A memoir by the celebrated essayist that explores her relationship with her father, a lover of wine
InThe Wine Lover’s Daughter, Anne Fadiman examines—with all her characteristic wit and feeling—her relationship with her father, Clifton Fadiman, a renowned literary critic, editor, and radio host whose greatest love was wine.
An appreciation of wine—along with a plummy upper-crust accent, expensive suits, and an encyclopedic knowledge of Western literature—was an essential element of Clifton Fadiman’s escape from lower-middle-class Brooklyn to swanky Manhattan. But wine was not just a class-vaulting accessory; it was an object of desire.The Wine Lover’s Daughter traces the arc of a man’s infatuation, from the glass of cheap Graves he drank in Paris in 1927; through the ChÃ¢teau Lafite Rothschild 1904 he drank to celebrate his eightieth birthday, when he and the bottle were exactly the same age; to the wines that sustained him in his last years, when he was blind but still buoyed, as always, by hedonism.
Wine is the spine of this touching memoir; the life and character of Fadiman’s father, along with her relationship with him and her own less ardent relationship with wine, are the flesh.The Wine Lover’s Daughter is a poignant exploration of love, ambition, class, family, and the pleasures of the palate by one of our finest essayists.
“If Anne Fadiman’s book about her father were a wine, it would merit a ‘100’ rating, along with all the oeno-superlatives:‘smooth,’ ‘elegant,’ ‘brilliant,’ ‘rounded,’ ‘with a dazzling, heart-warming finish.’ But as itis a book and not a wine, let’s call it what it is: a stunning, original, beautifully written, clear-eyed yet tear-inducing account of a daughter’s love for her famous father; and into the bargain, the best family memoir yet to come out of the Baby Boom generation.” —Christopher Buckley
“The ostensible object of Anne Fadiman’s wonderful new book is the wine cellar of her father, the once-omnipresent critic Clifton Fadiman. But its real subjects include the insecurities of American Jews, the glories of mid-century ‘middlebrow’ culture, and, above all, the always intricate, often exasperated, and finally deeply tender relation of father and daughter.” —Adam Gopnik
“This book is as good and rich as one would hope, no small thing, given it's written by one of the best essayists of our time about her father, one of the more interesting critics of another. Uncork this book and watch one master go to work on another, a man she observed all her life with an affectionate but also a writer's eye. I was reminded reading it of what the man himself once wrote about tasting a great vintage, that it was ‘to savor a droplet of the river of human history.’” —John Jeremiah Sullivan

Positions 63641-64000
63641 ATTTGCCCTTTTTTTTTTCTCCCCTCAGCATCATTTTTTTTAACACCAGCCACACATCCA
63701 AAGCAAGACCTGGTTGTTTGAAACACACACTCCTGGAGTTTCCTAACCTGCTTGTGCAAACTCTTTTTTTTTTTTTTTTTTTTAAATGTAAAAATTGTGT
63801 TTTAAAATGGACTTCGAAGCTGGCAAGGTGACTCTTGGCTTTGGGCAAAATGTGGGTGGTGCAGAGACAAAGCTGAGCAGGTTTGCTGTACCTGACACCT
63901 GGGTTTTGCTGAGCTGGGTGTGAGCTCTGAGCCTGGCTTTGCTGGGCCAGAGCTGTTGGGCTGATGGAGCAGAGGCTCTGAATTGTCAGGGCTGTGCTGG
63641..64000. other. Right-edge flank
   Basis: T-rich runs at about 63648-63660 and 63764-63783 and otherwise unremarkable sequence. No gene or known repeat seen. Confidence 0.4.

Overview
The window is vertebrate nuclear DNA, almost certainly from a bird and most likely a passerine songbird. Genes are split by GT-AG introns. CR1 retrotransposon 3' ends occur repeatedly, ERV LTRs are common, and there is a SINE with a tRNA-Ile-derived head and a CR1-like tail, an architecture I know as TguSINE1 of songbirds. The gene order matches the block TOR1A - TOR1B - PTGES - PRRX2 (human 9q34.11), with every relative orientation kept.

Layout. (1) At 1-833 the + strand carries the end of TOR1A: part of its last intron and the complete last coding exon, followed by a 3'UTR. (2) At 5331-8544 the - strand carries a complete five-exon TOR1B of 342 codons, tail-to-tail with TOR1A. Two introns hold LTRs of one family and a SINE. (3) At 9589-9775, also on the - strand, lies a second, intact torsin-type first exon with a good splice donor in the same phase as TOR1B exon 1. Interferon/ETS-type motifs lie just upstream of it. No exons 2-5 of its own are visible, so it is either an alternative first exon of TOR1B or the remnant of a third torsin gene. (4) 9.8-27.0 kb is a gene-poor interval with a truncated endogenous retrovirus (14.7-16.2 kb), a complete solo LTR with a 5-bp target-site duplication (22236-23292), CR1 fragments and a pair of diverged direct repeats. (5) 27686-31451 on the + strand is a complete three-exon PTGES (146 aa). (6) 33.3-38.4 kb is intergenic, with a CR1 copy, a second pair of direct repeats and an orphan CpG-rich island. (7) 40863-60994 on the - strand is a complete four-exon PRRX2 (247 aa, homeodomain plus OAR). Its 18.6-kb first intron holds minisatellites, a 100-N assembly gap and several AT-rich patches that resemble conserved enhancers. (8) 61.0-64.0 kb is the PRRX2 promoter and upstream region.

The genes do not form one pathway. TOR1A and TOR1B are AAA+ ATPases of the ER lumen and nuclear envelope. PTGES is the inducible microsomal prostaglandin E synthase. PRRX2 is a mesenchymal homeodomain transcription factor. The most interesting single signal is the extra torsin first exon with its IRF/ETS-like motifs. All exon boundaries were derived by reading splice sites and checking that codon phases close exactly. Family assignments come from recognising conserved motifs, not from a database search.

“[Clifton] Fadiman was something of an encyclopedia himself, his mind a magpie’s nest of odd facts and glittering insights that he summoned with seeming ease as a great explainer of literature and culture to popular audiences . . . [A] fondly drawn portrait . . . As the title suggests, [Anne Fadiman’s] book is ostensibly about Clifton Fadiman’s love affair with wine, although she writes about his oenophilic odyssey as a way to write about many other things: his ideals, his affectionate if complicated relationship with her, and his lifelong struggle to transcend his origins.” —Danny Heitman,The Wall Street Journal
“A wonderfully engaging memoir . . . Consistently absorbing . . . You will be hard-pressed to stop reading . . . Anne Fadiman’s prose, like a proper gentleman’s suit, is beautifully tailored without drawing attention to itself.” —Michael Dirda,The Washington Post
“In this crisp, scintillating, amusing, and affecting memoir, Anne incisively and lovingly portrays her brilliant and vital father and brings into fresh focus the dynamic world of twentieth-century books and America’s discovery of wine.” —Donna Seaman,Booklist (starred review)
“The Wine Lover's Daughter is a standout—possibly the best memoir, and one of the best books, this reviewer has read in 2017 . . . A fascinating book with something to interest anyone; a pure reading pleasure.” —Derek Sanderson,Library Journal (starred review)
“Fadiman decants a harmonious blend of biography, wine lore, and memoir in this account of a literary daughter's relationship with her celebrated literary father . . . Reading this daughter's graceful, often melodious billet-doux to her father is not unlike imbibing several equally felicitous glasses of wine.” —Kirkus
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